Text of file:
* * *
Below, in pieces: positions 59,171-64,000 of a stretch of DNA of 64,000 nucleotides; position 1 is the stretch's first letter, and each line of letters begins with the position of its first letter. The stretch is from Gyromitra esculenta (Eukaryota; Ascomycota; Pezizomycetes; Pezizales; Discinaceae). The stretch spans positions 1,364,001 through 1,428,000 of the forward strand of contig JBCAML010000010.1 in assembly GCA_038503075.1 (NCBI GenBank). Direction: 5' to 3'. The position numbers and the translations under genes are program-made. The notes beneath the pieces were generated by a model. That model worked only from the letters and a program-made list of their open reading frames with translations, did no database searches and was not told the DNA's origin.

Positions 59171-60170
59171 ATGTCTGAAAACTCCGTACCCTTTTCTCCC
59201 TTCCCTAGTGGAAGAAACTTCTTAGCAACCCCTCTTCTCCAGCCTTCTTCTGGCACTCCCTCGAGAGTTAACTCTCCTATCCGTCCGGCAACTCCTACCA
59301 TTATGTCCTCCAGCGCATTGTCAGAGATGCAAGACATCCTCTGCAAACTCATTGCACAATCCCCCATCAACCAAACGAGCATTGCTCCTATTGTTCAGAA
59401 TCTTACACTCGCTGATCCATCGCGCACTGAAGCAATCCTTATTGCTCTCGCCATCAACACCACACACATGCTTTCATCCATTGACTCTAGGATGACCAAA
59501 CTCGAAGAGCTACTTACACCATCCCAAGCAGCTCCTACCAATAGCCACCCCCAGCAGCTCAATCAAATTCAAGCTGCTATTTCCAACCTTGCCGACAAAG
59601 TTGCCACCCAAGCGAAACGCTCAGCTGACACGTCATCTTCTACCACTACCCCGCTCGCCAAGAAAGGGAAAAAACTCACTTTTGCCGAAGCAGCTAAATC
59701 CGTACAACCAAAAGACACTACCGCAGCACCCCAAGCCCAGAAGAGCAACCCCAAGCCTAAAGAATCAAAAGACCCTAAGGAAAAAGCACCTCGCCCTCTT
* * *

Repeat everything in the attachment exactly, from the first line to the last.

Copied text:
Below, in pieces: positions 59,171-64,000 of a stretch of DNA of 64,000 nucleotides; position 1 is the stretch's first letter, and each line of letters begins with the position of its first letter. The stretch is from Gyromitra esculenta (Eukaryota; Ascomycota; Pezizomycetes; Pezizales; Discinaceae). The stretch spans positions 1,364,001 through 1,428,000 of the forward strand of contig JBCAML010000010.1 in assembly GCA_038503075.1 (NCBI GenBank). Direction: 5' to 3'. The position numbers and the translations under genes are program-made. The notes beneath the pieces were generated by a model. That model worked only from the letters and a program-made list of their open reading frames with translations, did no database searches and was not told the DNA's origin.

Positions 59171-60170
59171 ATGTCTGAAAACTCCGTACCCTTTTCTCCC
59201 TTCCCTAGTGGAAGAAACTTCTTAGCAACCCCTCTTCTCCAGCCTTCTTCTGGCACTCCCTCGAGAGTTAACTCTCCTATCCGTCCGGCAACTCCTACCA
59301 TTATGTCCTCCAGCGCATTGTCAGAGATGCAAGACATCCTCTGCAAACTCATTGCACAATCCCCCATCAACCAAACGAGCATTGCTCCTATTGTTCAGAA
59401 TCTTACACTCGCTGATCCATCGCGCACTGAAGCAATCCTTATTGCTCTCGCCATCAACACCACACACATGCTTTCATCCATTGACTCTAGGATGACCAAA
59501 CTCGAAGAGCTACTTACACCATCCCAAGCAGCTCCTACCAATAGCCACCCCCAGCAGCTCAATCAAATTCAAGCTGCTATTTCCAACCTTGCCGACAAAG
59601 TTGCCACCCAAGCGAAACGCTCAGCTGACACGTCATCTTCTACCACTACCCCGCTCGCCAAGAAAGGGAAAAAACTCACTTTTGCCGAAGCAGCTAAATC
59701 CGTACAACCAAAAGACACTACCGCAGCACCCCAAGCCCAGAAGAGCAACCCCAAGCCTAAAGAATCAAAAGACCCTAAGGAAAAAGCACCTCGCCCTCTT